Is it too late to say she’s too late?
Theresa May has played her final desperate card to tame the Brexit rebels in her warring party, by promising to sacrifice her premiership if they back her twice-rejected Brexit deal. The beleaguered prime minister, whose authority has been shattered by the double rejection of her deal and the humiliation of a delay to Brexit day, made the offer to Tory backbenchers at a packed meeting in parliament. It came as MPs held backbench-led “indicative votes” on eight alternative Brexit options, including no deal, a referendum, a customs union and a Norway-style deal – none of which secured a majority.
May told her party’s backbench 1922 Committee: “I have heard very clearly the mood of the parliamentary party. I know there is a desire for a new approach – and new leadership – in the second phase of the Brexit negotiations, and I won’t stand in the way of that.” She added: “I am prepared to leave this job earlier than I intended in order to do what is right for our country and our party.” [..] The prime minister had hoped to remain in No 10 after exit day, and build a legacy that extended beyond the humiliations of the Brexit talks to domestic policy. But if the withdrawal agreement is passed and Britain leaves the EU in eight weeks’ time, she could now be gone before the summer – after just three years in the top job.
The fringe group she needed after her terrible election outcome now keeps her from pushing through her deal. Poetic justice?
Theresa May’s plan to secure Tory MPs’ backing for her Brexit deal by promising to resign has been blown apart after her DUP partners in government vowed to block it in a new vote. Ms May announced she will resign within weeks if Tory rebels desperate to see the back of her, allow the Brexit deal she struck with Brussels to pass through the House of Commons. The move did see Boris Johnson and other rebels finally fall into line, but within hours the boost was wiped out when DUP leader Arlene Foster branded the prime minister’s Brexit plan an “unacceptable threat” to the UK’s integrity.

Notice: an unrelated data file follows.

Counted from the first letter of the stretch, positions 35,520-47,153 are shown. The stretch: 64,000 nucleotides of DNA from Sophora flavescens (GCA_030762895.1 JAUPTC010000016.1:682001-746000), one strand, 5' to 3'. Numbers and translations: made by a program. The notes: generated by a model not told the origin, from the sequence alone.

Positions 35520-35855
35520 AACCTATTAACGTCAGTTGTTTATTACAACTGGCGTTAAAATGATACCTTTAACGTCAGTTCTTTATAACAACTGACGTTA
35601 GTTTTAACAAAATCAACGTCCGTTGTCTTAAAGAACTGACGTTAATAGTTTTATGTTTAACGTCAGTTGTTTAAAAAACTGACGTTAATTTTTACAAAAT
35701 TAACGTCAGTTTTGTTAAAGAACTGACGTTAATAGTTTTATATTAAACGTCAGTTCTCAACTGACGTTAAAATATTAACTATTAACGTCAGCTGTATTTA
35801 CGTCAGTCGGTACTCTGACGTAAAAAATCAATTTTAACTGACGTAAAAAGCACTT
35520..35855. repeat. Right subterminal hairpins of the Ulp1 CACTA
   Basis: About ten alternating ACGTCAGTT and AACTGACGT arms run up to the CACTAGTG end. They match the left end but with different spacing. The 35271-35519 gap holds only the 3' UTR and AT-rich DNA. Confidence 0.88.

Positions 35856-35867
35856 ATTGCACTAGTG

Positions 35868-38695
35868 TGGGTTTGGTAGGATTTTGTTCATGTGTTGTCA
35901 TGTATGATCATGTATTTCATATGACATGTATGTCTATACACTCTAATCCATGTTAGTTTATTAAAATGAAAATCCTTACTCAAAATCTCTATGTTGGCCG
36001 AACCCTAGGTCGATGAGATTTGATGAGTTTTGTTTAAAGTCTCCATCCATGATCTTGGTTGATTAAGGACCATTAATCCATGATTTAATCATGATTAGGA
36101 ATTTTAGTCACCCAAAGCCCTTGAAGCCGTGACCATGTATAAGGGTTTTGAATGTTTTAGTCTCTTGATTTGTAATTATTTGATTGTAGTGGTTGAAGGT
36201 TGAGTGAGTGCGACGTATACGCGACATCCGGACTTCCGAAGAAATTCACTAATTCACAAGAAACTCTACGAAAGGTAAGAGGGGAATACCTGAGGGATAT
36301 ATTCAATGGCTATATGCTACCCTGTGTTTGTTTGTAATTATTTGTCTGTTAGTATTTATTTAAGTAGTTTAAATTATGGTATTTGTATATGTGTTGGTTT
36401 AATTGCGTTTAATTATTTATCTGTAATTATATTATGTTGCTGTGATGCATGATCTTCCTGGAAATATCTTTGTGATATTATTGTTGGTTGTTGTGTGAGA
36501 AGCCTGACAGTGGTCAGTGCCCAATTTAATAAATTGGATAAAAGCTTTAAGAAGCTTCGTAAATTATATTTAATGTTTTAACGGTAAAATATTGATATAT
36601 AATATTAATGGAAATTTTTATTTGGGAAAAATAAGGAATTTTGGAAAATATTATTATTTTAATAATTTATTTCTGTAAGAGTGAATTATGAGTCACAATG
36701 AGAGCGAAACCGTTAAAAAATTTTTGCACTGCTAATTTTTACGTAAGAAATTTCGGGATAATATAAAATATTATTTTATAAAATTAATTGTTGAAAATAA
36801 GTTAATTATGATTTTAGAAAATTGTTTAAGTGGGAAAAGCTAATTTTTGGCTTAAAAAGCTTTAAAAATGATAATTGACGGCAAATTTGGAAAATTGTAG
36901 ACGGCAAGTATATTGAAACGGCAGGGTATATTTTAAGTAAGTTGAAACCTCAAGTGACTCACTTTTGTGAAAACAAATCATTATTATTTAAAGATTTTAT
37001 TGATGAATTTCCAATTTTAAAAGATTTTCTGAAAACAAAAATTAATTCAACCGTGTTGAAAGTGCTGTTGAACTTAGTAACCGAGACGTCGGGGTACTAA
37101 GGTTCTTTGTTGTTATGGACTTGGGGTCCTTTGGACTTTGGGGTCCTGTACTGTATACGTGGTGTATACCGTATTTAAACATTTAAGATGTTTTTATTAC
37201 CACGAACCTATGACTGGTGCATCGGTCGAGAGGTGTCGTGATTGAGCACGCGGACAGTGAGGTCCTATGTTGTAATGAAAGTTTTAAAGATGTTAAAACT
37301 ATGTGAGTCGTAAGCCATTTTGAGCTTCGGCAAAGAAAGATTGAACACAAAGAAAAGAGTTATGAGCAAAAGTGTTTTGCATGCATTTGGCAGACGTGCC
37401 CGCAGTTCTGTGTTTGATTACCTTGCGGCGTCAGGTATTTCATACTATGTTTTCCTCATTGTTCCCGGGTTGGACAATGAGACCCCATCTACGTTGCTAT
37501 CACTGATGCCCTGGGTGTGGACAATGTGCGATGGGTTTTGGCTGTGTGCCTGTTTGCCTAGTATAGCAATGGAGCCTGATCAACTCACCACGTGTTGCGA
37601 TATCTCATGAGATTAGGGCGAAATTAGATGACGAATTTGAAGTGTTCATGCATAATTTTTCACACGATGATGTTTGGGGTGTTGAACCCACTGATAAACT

With the success of Ms May’s final gambit now heavily in doubt, MPs held a series of votes to determine if any compromise can be found to break the parliamentary deadlock – but none of the eight options tested gained a majority. Earlier in the day cabinet ministers went on the airwaves to show support after Ms May’s pledge and to urge MPs to get behind her Brexit deal, but several will now ramp up preparations for a leadership contest with the PM looking fatally weakened. Several Conservatives told The Independent that with her Brexit plan on its last legs and parliament having so far failed to find an alternative, a new election now appears a very real possibility.
Erdogan is in full scale war with financial markets, even going up against JP Morgan. The classic failure of fighting against the shorts, which is like fighting windmills. But he thinks he has a right to be god in his own country.
This week, Turkey further roiled markets by preventing foreign banks from accessing the liras they need to close out their swap positions. That’s made it almost impossible for bankers to short the lira or exit carry trades, and forced the overnight lira rate up to about 1,000 percent from 23 percent.